Category: Shipping & Offshore
For a business that few people have heard of, and whose uninspiring name sounds a few digits short of a number plate, Norwegian company DNV GL continues to pass the test of time.
Celebrating its 150th anniversary this year, and with an annual turnover of more than $3bn (£2bn), its chief executive Henrik Madsen says with a grin that the firm “has a very robust business model”.
Probably its most well-known project came when it was appointed by US authorities to get to the bottom of what caused the 2010 Deepwater Horizon oil spill in the Gulf of Mexico.
Yet when you are first told about DNV GL, getting your head around exactly what it does can be a bit of a challenge.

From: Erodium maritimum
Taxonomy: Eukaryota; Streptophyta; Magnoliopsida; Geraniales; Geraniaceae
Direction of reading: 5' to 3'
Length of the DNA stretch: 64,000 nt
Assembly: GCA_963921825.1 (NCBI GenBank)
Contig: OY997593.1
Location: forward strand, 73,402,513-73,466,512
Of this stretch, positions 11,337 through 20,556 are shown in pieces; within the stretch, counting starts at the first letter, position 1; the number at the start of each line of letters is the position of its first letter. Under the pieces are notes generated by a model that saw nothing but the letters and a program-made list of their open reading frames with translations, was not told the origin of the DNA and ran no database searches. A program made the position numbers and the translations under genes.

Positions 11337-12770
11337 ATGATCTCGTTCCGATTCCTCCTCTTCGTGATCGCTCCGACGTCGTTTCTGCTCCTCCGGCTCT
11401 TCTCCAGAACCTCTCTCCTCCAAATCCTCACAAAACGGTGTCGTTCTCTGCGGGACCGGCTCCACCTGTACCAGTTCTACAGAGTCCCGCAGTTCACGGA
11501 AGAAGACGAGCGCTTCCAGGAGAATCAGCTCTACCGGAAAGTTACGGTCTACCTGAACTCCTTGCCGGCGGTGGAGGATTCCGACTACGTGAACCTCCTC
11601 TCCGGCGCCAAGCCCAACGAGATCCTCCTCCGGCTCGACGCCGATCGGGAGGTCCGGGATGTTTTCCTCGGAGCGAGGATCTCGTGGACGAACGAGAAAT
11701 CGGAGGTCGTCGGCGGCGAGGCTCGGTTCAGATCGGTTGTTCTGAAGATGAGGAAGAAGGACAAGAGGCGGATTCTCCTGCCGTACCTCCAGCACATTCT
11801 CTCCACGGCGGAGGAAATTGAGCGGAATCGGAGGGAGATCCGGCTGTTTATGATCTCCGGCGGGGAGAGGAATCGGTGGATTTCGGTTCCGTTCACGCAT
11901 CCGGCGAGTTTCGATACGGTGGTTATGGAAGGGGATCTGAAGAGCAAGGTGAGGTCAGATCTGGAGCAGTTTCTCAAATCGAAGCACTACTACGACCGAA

After all, the company employs 12,000 engineers around the world, but it doesn’t design, build or operate anything.
Instead, DNV GL is one of a handful of global organisations known as a “classification society”. So far so even more confusing.
Put simply, classification societies check and test on the structural and operational standards and safety of things such as cargo ships, offshore oil rigs, electricity power grids and wind farms.
And without certification from the likes of DNV GL such ships are not deemed seaworthy, oil rigs cannot begin operations, and power grids cannot be switched on.
It is a vital, but unsung role, and also a lucrative one.
DNV GL and other such societies also carry out investigation work if something ever breaks or goes wrong, but never into anything they themselves have signed off on.
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Published: September 25, 2022